In Maryland, the State's role in workers' compensation began in 1902 when the Employer and Employee Cooperative Fund was established under the State Insurance Commissioner (Chapter 139, Acts of 1902). In April 1904, the Court of Common Pleas of Baltimore City declared the Fund to be unconstitutional in Franklin v. The United Railways and Electric Company of Baltimore. By May 1904, the accounts of the Fund were closed by the State Insurance Commissioner. Thereafter, the State Workers' Compensation Commission organized as the State Industrial Accident Commission in 1914 (Chapter 800, Acts of 1914). It was renamed the Workmen's Compensation Commission in 1957 (Chapter 584, Acts of 1957) and, as of January 1, 1986, the Workers' Compensation Commission. By enactment of the new Labor and Employment Article of the Annotated Code of Maryland, the Commission became the State Workers' Compensation Commission in 1991 (Chapter 8, Acts of 1991).

The Commission administers the Maryland Workers' Compensation Act, and adjudicates claims for compensation arising under that law (Code Labor and Employment Article, secs. 9-101 through 9-1201). Reports of accidents are received and processed by the Commission which conducts hearings of contested workers' compensation cases throughout the State. Claimants requiring rehabilitation are referred by the Commission to appropriate rehabilitation service providers.

Employers who fail to provide workers' compensation insurance coverage are assessed penalties by the Commission. For employers who wish to be self-insured in the State, the Commission is responsible for approving them, and for monitoring their activities and financial solvency.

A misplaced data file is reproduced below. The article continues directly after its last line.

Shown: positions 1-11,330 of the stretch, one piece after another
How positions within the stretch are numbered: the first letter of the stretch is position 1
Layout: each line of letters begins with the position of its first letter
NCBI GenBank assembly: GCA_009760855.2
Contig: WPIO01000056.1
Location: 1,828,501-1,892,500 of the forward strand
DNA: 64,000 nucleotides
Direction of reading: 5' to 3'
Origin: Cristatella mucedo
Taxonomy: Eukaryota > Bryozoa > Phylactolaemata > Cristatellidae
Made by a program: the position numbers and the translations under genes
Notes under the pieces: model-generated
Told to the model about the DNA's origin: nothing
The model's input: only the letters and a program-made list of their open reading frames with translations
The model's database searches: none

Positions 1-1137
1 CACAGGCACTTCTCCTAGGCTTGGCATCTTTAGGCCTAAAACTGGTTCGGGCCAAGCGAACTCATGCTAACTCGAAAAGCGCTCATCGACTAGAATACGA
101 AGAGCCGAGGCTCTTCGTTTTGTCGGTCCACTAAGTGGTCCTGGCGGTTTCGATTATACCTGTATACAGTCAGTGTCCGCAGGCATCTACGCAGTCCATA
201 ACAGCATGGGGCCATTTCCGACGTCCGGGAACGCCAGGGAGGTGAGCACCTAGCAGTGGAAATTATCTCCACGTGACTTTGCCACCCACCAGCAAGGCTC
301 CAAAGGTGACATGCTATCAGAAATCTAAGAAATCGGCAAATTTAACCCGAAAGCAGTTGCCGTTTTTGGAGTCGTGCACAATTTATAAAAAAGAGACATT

In accordance with State law, all of the Commission's expenditures, as well as certain programs within the Department of Labor, Licensing, and Regulation, are funded by assessments billed to insurance companies that issue workers' compensation insurance policies, and to companies that self-insure for workers' compensation coverage.

Appointed by the Governor with Senate advice and consent, the Commission's ten members serve twelve-year terms. The Governor names the chair (Code Labor and Employment Article, secs. 9-301 through 9-316).

The Commission is aided by the Advisory Committee on the Registration of Rehabilitation Practitioners, and the Medical-Fee Guide Revision Committee.


Under Administration, work of the Commission is carried on by three offices: Finance; Information Technology; and Operations.

Finance oversees four divisions: Fiscal Services; Insurance, Compliance, and Reporting; Personnel; and Processing.

Under Information Technology are three sections: Computer Operations, Web, and Internet Services; Network Support and Office Automation; and Software Development and Programming.

Operations is responsible for three divisions: Court Reporting; Hearings; and Support Services.

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